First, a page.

It was now coming towards dusk; she had passed whole of the morning and the afternoon attending to her son. The only change to her routine was the soldiers in the parade ground practising their manoeuvres. Soldiers in their thousands from the army cantonment nearby used to practise from dawn to dusk in the parade grounds. She did not know what war they were preparing for. Her husband Dattatraya had told her that the British were fighting a great war in their homeland and needed Indians to fight for them.
She did not understand, why were our people fighting for the British?
Kamala tai and her family were Deshastha Brahmins, descended from the same hardy stock which had brought down the Mughals and then fought the British till they had nothing left to fight for. Dattatraya or Dattu ran a used book shop in Ahmednagar’s main market. Even though he had never been to a school, he had a natural knack of finding rare and antiquarian books in markets across India. Things were looking up and he was already thinking of opening a second book shop in Pune, in partnership with his cousin Jagtap (better known as Nana).
Dattu used to visit mother and child early in the morning before opening his shop, coming back for a visit in the afternoon and finally in the evening. Much as Dattu wanted to be near Balu’s side for the night, he could not as they had three young daughters’ at home .Kamala tai’s eldest daughter Gauri was barely twelve years old, but was single-handedly taking care of the house in her absence.
A thought flashed across her mind that Dattu was late today. At precisely this instance an exhausted Dattu came into the room. Dattu presented an imposing figure, nearly six-foot high, with broad shoulders and sharp features. He had a moustache not very different from the one kept by the Rajputs. Before his marriage he had trained as a wrestler in an Akhada in Ujjain. A terror to the rowdies of his street, he was a soft person at heart and very attached to his family.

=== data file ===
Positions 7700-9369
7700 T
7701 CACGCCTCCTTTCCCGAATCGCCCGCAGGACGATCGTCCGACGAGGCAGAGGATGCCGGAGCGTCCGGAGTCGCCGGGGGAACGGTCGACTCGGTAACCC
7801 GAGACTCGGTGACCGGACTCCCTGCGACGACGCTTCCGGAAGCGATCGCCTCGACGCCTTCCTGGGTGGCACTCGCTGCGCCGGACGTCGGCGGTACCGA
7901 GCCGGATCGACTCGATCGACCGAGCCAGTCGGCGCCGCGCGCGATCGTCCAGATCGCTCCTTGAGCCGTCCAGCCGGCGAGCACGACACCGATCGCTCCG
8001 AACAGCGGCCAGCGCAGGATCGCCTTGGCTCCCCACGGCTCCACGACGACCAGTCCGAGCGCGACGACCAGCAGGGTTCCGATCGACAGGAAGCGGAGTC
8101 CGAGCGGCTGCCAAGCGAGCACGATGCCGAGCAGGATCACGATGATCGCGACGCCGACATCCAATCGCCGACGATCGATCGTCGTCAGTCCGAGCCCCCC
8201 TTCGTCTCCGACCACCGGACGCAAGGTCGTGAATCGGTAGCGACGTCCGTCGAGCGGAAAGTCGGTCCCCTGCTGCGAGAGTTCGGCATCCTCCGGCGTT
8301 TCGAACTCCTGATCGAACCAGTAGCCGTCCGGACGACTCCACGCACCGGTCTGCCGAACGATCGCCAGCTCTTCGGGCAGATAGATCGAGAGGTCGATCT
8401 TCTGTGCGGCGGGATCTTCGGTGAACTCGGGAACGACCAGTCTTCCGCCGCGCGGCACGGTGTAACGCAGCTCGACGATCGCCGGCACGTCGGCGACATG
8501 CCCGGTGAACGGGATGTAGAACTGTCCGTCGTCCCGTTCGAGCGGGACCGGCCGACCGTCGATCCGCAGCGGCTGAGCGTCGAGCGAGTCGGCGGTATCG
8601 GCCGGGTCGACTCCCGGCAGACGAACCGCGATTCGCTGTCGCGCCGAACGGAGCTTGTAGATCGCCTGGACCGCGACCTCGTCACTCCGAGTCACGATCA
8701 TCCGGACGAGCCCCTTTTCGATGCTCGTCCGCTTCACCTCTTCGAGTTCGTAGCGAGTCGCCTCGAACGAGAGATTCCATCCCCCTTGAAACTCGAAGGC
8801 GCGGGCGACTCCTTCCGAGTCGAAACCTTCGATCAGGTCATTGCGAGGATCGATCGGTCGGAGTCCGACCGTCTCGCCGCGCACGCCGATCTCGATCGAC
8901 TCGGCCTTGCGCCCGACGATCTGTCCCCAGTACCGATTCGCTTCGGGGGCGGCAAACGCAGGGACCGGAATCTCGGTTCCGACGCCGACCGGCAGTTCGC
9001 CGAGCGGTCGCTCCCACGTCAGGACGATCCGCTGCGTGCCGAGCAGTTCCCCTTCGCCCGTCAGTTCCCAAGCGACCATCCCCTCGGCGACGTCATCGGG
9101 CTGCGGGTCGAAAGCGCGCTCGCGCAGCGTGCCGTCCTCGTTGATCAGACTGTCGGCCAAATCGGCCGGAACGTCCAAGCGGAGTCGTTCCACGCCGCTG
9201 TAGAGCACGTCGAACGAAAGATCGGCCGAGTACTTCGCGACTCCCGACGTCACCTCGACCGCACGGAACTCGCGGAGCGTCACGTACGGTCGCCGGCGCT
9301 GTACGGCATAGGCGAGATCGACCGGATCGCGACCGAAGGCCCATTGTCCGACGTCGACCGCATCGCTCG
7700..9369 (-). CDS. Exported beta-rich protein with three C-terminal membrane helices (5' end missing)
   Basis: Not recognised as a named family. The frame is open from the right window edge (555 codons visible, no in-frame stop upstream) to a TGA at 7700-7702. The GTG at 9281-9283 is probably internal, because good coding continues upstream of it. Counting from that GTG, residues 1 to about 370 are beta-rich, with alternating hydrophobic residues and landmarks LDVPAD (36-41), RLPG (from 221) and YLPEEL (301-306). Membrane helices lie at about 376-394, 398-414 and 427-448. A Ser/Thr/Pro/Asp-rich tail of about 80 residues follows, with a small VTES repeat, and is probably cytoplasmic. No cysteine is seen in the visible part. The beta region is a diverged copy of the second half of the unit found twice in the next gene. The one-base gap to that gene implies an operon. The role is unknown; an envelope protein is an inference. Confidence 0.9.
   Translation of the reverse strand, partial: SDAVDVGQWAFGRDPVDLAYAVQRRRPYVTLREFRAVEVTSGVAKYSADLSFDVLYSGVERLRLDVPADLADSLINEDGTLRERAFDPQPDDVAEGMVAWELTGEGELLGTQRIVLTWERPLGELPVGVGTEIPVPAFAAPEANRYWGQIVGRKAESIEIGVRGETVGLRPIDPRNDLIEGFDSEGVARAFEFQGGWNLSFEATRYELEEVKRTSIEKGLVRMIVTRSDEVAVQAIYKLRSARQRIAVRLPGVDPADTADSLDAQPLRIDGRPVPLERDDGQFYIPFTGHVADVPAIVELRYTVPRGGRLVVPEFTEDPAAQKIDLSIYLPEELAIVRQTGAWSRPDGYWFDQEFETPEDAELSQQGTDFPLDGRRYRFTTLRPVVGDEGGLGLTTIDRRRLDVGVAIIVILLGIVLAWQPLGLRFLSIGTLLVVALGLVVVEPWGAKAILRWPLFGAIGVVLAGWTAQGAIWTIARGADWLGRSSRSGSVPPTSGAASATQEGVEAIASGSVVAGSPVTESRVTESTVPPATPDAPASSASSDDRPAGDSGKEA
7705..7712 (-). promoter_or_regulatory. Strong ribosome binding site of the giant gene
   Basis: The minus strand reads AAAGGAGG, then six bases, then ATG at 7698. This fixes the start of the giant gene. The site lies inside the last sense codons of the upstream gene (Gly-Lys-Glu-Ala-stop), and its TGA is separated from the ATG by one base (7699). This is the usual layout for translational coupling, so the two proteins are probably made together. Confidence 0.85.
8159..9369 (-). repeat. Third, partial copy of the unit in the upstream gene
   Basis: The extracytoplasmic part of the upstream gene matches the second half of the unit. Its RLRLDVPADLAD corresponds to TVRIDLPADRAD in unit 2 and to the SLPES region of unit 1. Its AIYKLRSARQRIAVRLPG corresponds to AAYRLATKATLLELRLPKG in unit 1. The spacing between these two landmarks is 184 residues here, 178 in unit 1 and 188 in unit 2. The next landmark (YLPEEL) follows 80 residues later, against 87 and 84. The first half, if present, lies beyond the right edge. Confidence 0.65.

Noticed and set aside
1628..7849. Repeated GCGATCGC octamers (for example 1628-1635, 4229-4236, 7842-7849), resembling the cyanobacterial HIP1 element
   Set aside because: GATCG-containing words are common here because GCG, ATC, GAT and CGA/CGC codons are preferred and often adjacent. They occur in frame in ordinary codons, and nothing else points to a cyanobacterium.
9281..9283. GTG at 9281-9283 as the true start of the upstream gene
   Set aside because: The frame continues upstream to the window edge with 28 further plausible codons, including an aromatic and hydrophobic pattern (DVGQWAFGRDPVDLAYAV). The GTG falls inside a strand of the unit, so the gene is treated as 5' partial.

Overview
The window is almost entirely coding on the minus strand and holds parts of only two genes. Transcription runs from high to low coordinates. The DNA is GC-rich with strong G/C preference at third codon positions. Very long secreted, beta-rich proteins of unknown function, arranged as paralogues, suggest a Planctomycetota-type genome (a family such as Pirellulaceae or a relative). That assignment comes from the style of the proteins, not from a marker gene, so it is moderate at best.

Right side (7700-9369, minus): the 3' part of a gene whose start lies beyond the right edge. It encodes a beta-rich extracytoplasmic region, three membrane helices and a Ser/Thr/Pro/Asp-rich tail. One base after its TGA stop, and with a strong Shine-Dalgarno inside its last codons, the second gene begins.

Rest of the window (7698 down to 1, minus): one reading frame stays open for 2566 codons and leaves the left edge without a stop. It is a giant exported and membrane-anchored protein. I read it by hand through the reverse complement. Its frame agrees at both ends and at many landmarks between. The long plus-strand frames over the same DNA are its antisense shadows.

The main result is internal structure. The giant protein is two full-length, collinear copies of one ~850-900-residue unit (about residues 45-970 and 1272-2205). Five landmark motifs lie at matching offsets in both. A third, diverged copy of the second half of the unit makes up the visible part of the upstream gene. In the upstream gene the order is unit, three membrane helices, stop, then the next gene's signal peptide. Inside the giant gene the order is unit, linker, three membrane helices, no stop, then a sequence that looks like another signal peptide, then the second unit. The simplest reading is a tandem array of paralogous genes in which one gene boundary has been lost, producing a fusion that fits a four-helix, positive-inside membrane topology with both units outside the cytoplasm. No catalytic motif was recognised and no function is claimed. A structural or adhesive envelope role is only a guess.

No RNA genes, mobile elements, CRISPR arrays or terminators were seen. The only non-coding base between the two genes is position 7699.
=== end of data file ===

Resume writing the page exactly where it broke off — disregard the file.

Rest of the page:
He was wearing a brown khadi kurta and a baggy white pyjama which is quite typically worn in rural Maharashtra. Although barely in his early thirties, he was balding at an alarming rate.
Looking at Kamala Tai he was struck by how much she had aged in the last few days.
“How is Balu feeling now?” asked Dattu, sitting down next to Balu.
“There has been no change in his condition. He regained consciousness for a few minutes in the afternoon. He kept repeating your name.” with this she began to sob uncontrollably as the pent-up emotions came rushing out in a torrent.
A pall of gloom descended on Dattus face.
Kamala Tai calmed down after sometime and Dattu offered her a glass of water.
Taking out a metal tiffin box from his jute bag Dattu said, “Gauri has sent some food from home.”
“Poor Gauri, everything is one her tender shoulders now.”Kamala tai responded with a deep sigh.
“She is a grown girl now, in a few years she will have her own family,” Dattu replied while running his fingers through Balu’s hair.
“I heard from the nurse that there was some kind of a riot in Tankha-peth today.” asked Kamala tai with a questioning look on her face.